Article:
2013 Geelong 23 18 11 13 150 118 268 51 53 0.6 0.7 8.3 6.6 14.9 2.8 2.9
2014 Geelong 23 16 11 9 121 146 267 52 64 0.7 0.6 7.6 9.1 16.7 3.3 4.0
2015 Geelong 23 19 16 17 200 188 388 70 106 0.8 0.9 10.5 9.9 20.4 3.7 5.6
2016 Geelong 23 18 21 14 161 203 364 61 71 1.2 0.8 8.9 11.3 20.2 3.4 3.9
2017 Richmond 22 22 21 22 225 155 380 92 68 1.0 1.0 10.2 7.0 17.3 4.2 3.1
2018 Richmond 22 22 46 15 216 147 363 80 69 2.1 0.7 9.8 6.7 16.5 3.6 3.1
Career 139 143 96 1277 1113 2390 495 494 1.0 0.7 9.2 8.0 17.2 3.6 3.6

Personal life[edit]

Caddy is son to parents Joanne and Adrian. He spent his formative years in the north-eastern Melbourne suburb of Eltham.[2] He has two elder brothers, Saul and Jonathan and sister, Elisha.[2] Saul spent a period of time on Richmond's supplementary list in the late 1990s.[3]

Caddy is the grandson of former North Melbourne and St Kilda footballer John Reeves and a nephew of North Melbourne and Fitzroy player, Michael Reeves.[2]

He attended high school at Eltham College in Melbourne's north-east.[72]

Caddy is the proud owner of a French Bulldog named Wilson.[73]

He, along with teammates Dustin Martin, Reece Conca, Dion Prestia, Toby Nankervis and Anthony Miles, owns a small stake in racehorse Main Stage which ran in the 2017 spring racing carnival.[74]

Burglary prank[edit]

Caddy and teammate Billie Smedts were embroiled in controversy in April as a result of an attempted prank gone wrong.[75] The pair were arrested at gunpoint by local police after they were spotted wearing balaclavas and attempting to enter a local house in the Geelong suburb of Kardinia Park.[76] They received a warning from police after it was revealed they were attempting to scare teammate Jackson Thurlow and had simply approached the wrong house.[77] A concerned neighbour had called police reporting an armed robbery when she saw the players knock on the door of the neighbouring property. The incident was resolved without further action by police or disciplinary action by the club.[77]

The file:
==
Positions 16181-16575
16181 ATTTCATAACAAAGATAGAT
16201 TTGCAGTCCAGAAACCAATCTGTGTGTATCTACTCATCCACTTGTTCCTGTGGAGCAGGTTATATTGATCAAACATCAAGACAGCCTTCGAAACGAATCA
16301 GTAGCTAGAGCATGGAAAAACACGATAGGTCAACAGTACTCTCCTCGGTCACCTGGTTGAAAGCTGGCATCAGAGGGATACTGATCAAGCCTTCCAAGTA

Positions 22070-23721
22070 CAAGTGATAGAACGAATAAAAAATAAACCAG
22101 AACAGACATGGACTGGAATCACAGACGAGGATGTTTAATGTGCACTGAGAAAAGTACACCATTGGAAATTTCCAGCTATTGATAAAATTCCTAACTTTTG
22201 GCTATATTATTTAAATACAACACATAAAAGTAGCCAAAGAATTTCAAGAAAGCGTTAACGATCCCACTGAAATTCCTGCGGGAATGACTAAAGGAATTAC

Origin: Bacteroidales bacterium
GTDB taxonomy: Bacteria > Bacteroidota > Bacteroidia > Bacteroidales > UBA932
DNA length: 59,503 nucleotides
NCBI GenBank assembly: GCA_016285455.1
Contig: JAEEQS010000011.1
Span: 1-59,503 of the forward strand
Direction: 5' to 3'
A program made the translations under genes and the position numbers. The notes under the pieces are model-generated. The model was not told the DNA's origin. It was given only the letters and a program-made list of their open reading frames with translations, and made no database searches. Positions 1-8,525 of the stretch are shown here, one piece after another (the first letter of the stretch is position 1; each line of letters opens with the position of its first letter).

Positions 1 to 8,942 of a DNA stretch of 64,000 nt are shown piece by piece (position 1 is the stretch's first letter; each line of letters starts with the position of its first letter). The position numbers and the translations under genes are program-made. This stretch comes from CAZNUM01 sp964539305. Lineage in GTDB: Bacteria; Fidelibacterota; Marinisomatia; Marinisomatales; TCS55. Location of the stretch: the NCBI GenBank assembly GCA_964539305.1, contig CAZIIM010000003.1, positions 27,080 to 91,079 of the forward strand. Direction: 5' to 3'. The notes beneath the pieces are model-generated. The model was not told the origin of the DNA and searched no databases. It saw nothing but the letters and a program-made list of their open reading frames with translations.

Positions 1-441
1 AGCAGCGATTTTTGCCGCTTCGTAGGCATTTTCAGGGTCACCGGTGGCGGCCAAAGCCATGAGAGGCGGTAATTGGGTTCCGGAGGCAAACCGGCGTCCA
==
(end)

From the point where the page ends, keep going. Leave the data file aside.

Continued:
1. ^ Jolly, Laura (19 November 2010). "Caddy, Hill drafted into the AFL". Herald Sun. Retrieved 19 November 2010.
  2. ^ a b c d e Quayle, Emma (18 November 2010). "Teen tyro's dream may turn to Gold". The Age. Retrieved 19 November 2010.
  3. ^ a b c d Greenberg, Tony (20 October 2016). "10 things about Josh Caddy". Richmond FC. Bigpond. Retrieved 10 April 2017.
  4. ^ "Caddy to the Coast". Northern Knights. SportsTG. 19 November 2010. Retrieved 10 April 2017.
  5. ^ Pierik, Jon (27 September 2017). "Great mates Dion Prestia, Josh Caddy ready for Richmond Tigers grand final". The Age. Fairfax Media. Retrieved 6 November 2017.
  6. ^ "Josh Caddy (Northern Knights/Vic Metro) - Draft Profile". AFL Draft Info. Blogspot. Retrieved 10 April 2017.
  7. ^ "AFL draft as it happened". Sky News. 19 November 2010. Archived from the original on 11 March 2012. Retrieved 19 November 2010.
  8. ^ "2010 AFL National Draft: who your club picked". The Age. Fairfax Media. 19 November 2010. Retrieved 11 April 2017.
  9. ^ a b Robinson, Mark (16 October 2011). "Young gun Josh Caddy keen to help his dad". Herald Sun. News Corp Australia. Retrieved 10 April 2017.
  10. ^ "Melbourne vs Gold Coast - Round 23, 2011". AFL Tables. Retrieved 11 April 2017.
  11. ^ a b c d e f g h i j "Josh Caddy stats". AFL Tables. Retrieved 7 November 2016.
  12. ^ a b Quayle, Emma (18 October 2011). "Bombers fail to snare Caddy". The Age. Fairfax Media. Retrieved 11 April 2017.
  13. ^ "Gold Coast vs Geelong - Round 15, 2012". AFL Tables. Retrieved 12 April 2017.
  14. ^ Holmesby, Luke (17 July 2012). "Caddy cool on the Coast". AFL BigPond Network. Retrieved 19 July 2012.
  15. ^ "2012 Player Stats". AFL Tables. Retrieved 12 April 2017.
  16. ^ "SUNS demand favourable outcome as Caddy quits the Coast". Gold Coast SUNS. Archived from the original on 20 September 2012. Retrieved 20 September 2012.
  17. ^ "Geelong keen on Melbourne defender Jared Rivers plus latest AFL trade whispers". News Corp Australia. 11 September 2012. Retrieved 12 April 2017.
  18. ^ McNicol, Adam. "Cats catch Caddy". Retrieved 19 October 2012.